BMSIS Scientist Feature: Dr. Carl Pilcher

By Sarah Treadwell

Few people can say they have the career record of Dr. Carl Pilcher. Even less can say they have had the admiration of so many mentees over the years. When it was finally my turn to sit down for a conversation with Dr. Pilcher, the accolades turned out to be justified. 

Dr. Pilcher is now retired from a long and exciting career, of which the last 30 years included NASA administration duties. He humorously admitted to me that while the slower pace of retired life is nice, it took him a couple of tries to stay retired. As we settled into conversation, Dr. Pilcher reflected on his career and the path that he followed. 

Clearing his throat, he tells me, “What has always sparked my interest and excitement (in astrobiology) is seeing the big picture. Seeing the big picture involves being able to look at things from different perspectives and from the standpoint of different disciplines.”

Dr. Pilcher got his bachelors and doctorate degrees in chemistry from the Polytechnic Institute of Brooklyn and the Massachusetts Institute of Technology. He got involved in space science while working on his PhD, when the need arose for NASA to become more interdisciplinary.

“NASA started sending missions to the planets in the early 1960’s,” said Dr. Pilcher. “ And they needed people who could understand a planet as a planet. They had a need to bring together people who understood geology, who understood the interior of planets, who understood geophysics, who understood atmospheric sciences. And so planetary science got born in the 1960’s as a very interdisciplinary field. And I came into it as a chemist, who then got trained as an astronomer.” 

While still a graduate student, Dr. Pilcher led scientific teams that discovered water ice in Saturn’s rings and on three of Jupiter’s Galilean satellites. Upon receiving his Ph.D., he joined the Institute for Astronomy (and later the Department of Physics and Astronomy) faculty at the University of Hawaii, where he discovered and analyzed “weather” on Neptune and participated in the discovery of methane ice on Pluto. He also conducted research on Jupiter’s plasma torus and served as a member of the imaging team of NASA’s Galileo mission to Jupiter.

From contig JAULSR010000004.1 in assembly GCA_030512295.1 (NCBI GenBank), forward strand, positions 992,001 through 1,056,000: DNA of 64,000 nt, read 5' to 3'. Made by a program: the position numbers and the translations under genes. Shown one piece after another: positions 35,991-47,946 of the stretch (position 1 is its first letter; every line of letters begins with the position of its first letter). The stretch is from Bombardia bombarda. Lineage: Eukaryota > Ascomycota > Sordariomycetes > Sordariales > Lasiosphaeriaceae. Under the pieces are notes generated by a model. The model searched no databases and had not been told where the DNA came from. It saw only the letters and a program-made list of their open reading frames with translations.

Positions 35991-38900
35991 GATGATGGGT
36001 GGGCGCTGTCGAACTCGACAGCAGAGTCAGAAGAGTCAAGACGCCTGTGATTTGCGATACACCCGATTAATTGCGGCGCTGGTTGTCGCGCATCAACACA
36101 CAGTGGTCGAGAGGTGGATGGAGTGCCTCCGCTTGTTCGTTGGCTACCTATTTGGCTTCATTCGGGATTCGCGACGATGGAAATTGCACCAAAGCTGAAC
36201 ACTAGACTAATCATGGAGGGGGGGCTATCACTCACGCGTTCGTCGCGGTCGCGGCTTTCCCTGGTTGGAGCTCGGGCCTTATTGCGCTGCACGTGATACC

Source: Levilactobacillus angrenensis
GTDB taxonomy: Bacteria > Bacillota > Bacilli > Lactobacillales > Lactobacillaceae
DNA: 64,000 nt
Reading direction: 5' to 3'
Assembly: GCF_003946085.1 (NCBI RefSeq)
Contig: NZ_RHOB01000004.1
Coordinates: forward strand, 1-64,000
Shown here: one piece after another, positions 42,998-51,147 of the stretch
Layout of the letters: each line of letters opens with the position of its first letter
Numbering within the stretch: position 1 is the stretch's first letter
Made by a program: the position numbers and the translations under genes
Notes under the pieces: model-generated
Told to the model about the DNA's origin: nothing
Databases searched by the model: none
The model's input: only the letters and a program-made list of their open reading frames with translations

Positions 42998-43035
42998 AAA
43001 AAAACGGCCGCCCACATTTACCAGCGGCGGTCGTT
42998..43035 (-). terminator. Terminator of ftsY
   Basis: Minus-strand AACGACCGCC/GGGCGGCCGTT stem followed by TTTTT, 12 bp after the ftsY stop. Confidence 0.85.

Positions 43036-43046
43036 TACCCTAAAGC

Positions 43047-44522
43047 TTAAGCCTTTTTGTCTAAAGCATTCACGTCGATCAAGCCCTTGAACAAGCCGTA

“It was about a third of the way through my career that I decided I wanted to take it in a direction that was more international and high level,” reflected Dr. Pilcher. “I wanted to maintain a low level of research activity, but really wanted to get into government.” 

Sparked by personal interests in history and inspired by his own family background, Dr. Pilcher went back to school to get a degree in international relations, which eventually led him to government work. He began working in the office that Sally Ride established at NASA after the Challenger disaster. There he helped develop international programs in robotic space science missions. 

One day in history however, stands out to Dr. Pilcher.

Reflecting on it, he slowly speaks, “And then along came August 7th, 1996.” 

On this day was the press conference announcing that evidence for life may have been discovered on a Martian meteorite. 

Dr. Pilcher was one of the earliest guests on Ask an Astrobiologist

“I had heard rumors while I was at NASA headquarters managing a solar system exploration program,” remembers Dr. Pilcher. “And wow! What an amazing proposition. That there was evidence of life from a meteorite from Mars!?” 

This pivotal conference once again changed the trajectory of Dr. Pilcher’s career. He knew this was something he had to be a part of. With training in microbiology from the Marine Biological Laboratory at Woods Hole, Massachusetts, he assumed responsibility for astronomy-related astrobiology programs, including serving as Program Scientist for NASA’s Kepler mission to discover Earth-size planets around other stars and NASA’s participation in the Keck Observatory on Mauna Kea. In 2006 he became the director of the NASA Astrobiology Institute.

Dr. Pilcher has earned the NASA Exceptional Achievement Medal, numerous Group Achievement Awards, an Ames Honor Award, and the NASA Distinguished Service Medal, the highest honor bestowed by NASA on a federal employee. But what he credited as a rewarding part of his career journey was the wide variety of people that make up the field of astrobiology. 

“One of the aspects of astrobiology is that it attracts the best and the brightest in many ways,” says Dr. Pilcher. “It attracts people who are just motivated by the questions. It’s an inspirational and aspirational field. It just attracts the best people.”

He continues, “That’s one of the glories of the community. It is filled with the bright and ambitious, in the best sense of the word, energetic people.”

Now retired, Dr. Pilcher enjoys spending time with his family, while also spending some of his time pondering the meaning of human consciousness. He still is exploring some of the biggest questions known to humanity. For a person whose career reached high into the stars, it was a wonderful conversation to have with a very down to Earth and inspirational human. 

Sarah Treadwell is a student and communicator of science. She has a passion for sidewalk astronomy and a curiosity for learning how the universe works. She is currently a research associate communicating topic in Earth and space science for the Blue Marble Space Institute of Science.